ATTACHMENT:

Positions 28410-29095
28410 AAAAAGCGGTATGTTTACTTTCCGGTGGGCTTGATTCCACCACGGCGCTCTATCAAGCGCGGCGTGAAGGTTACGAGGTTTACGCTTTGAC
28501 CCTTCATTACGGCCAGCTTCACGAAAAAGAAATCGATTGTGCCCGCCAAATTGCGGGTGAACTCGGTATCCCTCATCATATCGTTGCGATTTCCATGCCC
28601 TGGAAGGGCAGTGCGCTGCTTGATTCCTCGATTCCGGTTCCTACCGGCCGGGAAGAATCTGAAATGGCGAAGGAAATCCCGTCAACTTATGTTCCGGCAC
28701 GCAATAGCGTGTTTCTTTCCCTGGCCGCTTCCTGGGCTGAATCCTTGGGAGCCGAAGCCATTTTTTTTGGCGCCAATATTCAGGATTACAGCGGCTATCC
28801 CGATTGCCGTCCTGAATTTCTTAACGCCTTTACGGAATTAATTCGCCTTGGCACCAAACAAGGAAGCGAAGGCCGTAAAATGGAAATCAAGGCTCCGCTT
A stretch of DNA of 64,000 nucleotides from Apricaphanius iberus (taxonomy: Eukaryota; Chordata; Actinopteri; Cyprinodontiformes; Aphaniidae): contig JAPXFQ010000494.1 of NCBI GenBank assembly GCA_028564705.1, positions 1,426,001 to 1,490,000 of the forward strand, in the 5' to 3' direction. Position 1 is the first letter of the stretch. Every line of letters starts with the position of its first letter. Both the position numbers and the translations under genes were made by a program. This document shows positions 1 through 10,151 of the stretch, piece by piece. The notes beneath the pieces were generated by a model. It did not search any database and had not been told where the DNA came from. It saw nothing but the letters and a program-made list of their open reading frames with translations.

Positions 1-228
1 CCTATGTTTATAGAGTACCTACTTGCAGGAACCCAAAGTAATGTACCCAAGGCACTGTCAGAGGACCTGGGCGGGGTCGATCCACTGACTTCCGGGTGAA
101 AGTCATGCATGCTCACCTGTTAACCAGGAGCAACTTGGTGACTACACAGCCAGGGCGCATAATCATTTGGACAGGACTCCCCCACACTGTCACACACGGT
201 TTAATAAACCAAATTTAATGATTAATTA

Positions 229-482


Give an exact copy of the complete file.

Positions 28410-29095
28410 AAAAAGCGGTATGTTTACTTTCCGGTGGGCTTGATTCCACCACGGCGCTCTATCAAGCGCGGCGTGAAGGTTACGAGGTTTACGCTTTGAC
28501 CCTTCATTACGGCCAGCTTCACGAAAAAGAAATCGATTGTGCCCGCCAAATTGCGGGTGAACTCGGTATCCCTCATCATATCGTTGCGATTTCCATGCCC
28601 TGGAAGGGCAGTGCGCTGCTTGATTCCTCGATTCCGGTTCCTACCGGCCGGGAAGAATCTGAAATGGCGAAGGAAATCCCGTCAACTTATGTTCCGGCAC
28701 GCAATAGCGTGTTTCTTTCCCTGGCCGCTTCCTGGGCTGAATCCTTGGGAGCCGAAGCCATTTTTTTTGGCGCCAATATTCAGGATTACAGCGGCTATCC
28801 CGATTGCCGTCCTGAATTTCTTAACGCCTTTACGGAATTAATTCGCCTTGGCACCAAACAAGGAAGCGAAGGCCGTAAAATGGAAATCAAGGCTCCGCTT
A stretch of DNA of 64,000 nucleotides from Apricaphanius iberus (taxonomy: Eukaryota; Chordata; Actinopteri; Cyprinodontiformes; Aphaniidae): contig JAPXFQ010000494.1 of NCBI GenBank assembly GCA_028564705.1, positions 1,426,001 to 1,490,000 of the forward strand, in the 5' to 3' direction. Position 1 is the first letter of the stretch. Every line of letters starts with the position of its first letter. Both the position numbers and the translations under genes were made by a program. This document shows positions 1 through 10,151 of the stretch, piece by piece. The notes beneath the pieces were generated by a model. It did not search any database and had not been told where the DNA came from. It saw nothing but the letters and a program-made list of their open reading frames with translations.

Positions 1-228
1 CCTATGTTTATAGAGTACCTACTTGCAGGAACCCAAAGTAATGTACCCAAGGCACTGTCAGAGGACCTGGGCGGGGTCGATCCACTGACTTCCGGGTGAA
101 AGTCATGCATGCTCACCTGTTAACCAGGAGCAACTTGGTGACTACACAGCCAGGGCGCATAATCATTTGGACAGGACTCCCCCACACTGTCACACACGGT
201 TTAATAAACCAAATTTAATGATTAATTA

Positions 229-482